Fewer than one in a million people may have side effects or problems. Only 391 negative responses have been documented out of the 4 million animals that have been microchipped.
The most common side effect of having a microchip inserted is the development of a nodule beneath the skin.
Do I have to re-register my dog’s microchip?
A registration renewal is optional, but certain extra perks may be desirable to some dog owners. The increased perks may have been enough to persuade you to sign up for the service again. If you relocate, change phone numbers, or have a change in your emergency contacts, you’ll want to update that information right away.
My dog’s microchip number has slipped my mind. I don’t know.
It’s possible to lose or misplace the microchip information for your dog. That’s why we’ve got you covered, and we’re here to help. If we are unable to discover your microchip number in our database, you may always contact the microchip customer care department for help.
Dogs may be microchipped using the AAHA’s Universal Pet Microchip Lookup tool, which can read any microchip brand. Using a scanner, you lay it over the dog’s neck or complete body and it reveals the microchip’s unique serial number. Using the scanner, you may get your pet’s microchip number, which is connected to your contact information (including home and mobile numbers) in case of an emergency.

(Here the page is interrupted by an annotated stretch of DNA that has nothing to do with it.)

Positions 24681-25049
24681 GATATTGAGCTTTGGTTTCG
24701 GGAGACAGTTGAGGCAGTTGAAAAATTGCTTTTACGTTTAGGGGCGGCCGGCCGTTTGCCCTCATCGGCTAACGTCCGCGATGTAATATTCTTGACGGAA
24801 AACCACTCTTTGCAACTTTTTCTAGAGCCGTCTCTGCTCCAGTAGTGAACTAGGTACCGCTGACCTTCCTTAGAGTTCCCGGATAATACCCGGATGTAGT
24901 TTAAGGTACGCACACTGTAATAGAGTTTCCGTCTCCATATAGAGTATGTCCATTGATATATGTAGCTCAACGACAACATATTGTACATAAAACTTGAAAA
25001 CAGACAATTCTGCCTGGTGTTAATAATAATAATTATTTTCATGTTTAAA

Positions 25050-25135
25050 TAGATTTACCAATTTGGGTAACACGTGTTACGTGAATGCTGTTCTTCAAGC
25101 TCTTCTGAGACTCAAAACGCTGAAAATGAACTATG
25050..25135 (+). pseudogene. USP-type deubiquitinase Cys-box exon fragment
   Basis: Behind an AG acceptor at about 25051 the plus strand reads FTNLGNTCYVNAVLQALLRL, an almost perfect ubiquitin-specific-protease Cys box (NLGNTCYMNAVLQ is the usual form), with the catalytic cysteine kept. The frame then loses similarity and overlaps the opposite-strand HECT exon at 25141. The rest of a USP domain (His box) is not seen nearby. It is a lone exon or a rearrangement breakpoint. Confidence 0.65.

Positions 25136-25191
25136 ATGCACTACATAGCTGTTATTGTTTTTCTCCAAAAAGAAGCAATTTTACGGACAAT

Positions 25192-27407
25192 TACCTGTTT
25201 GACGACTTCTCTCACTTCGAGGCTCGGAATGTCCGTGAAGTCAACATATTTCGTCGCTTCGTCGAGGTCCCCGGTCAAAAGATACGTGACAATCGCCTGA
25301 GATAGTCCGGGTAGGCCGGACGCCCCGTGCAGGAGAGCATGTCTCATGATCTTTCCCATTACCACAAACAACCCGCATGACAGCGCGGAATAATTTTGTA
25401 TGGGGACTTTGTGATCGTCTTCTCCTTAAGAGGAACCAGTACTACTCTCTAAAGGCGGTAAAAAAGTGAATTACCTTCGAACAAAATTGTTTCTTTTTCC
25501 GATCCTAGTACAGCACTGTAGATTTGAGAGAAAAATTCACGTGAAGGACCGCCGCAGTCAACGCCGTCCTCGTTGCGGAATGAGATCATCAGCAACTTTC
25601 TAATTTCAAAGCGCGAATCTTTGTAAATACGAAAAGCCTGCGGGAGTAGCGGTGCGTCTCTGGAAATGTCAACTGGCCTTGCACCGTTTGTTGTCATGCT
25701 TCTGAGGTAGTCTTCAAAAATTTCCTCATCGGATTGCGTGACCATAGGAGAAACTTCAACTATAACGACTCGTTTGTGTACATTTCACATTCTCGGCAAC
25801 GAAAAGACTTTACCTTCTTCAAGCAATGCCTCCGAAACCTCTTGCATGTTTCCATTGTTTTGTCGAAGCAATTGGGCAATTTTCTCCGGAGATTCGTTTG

Is my dog’s microchip able to access my personal information?
Yes. The microchip number will be connected to your personal information. It’s common for firms to have a private plan that allows them to contact you directly rather than handing your personal information on to the dog’s owner.
Each account option is a matter of personal taste. The microchip company should be contacted once your dog has been chipped so that your specific needs and requirements may be communicated.
If you own a dog, you know that they have a tendency to run away. While this is typically no cause for alarm, it can be worrisome when they’re out of sight. Fortunately, microchipping your pups has never been easier, allowing you to track them at any time. This article discussed everything you need to know about microchips in dogs.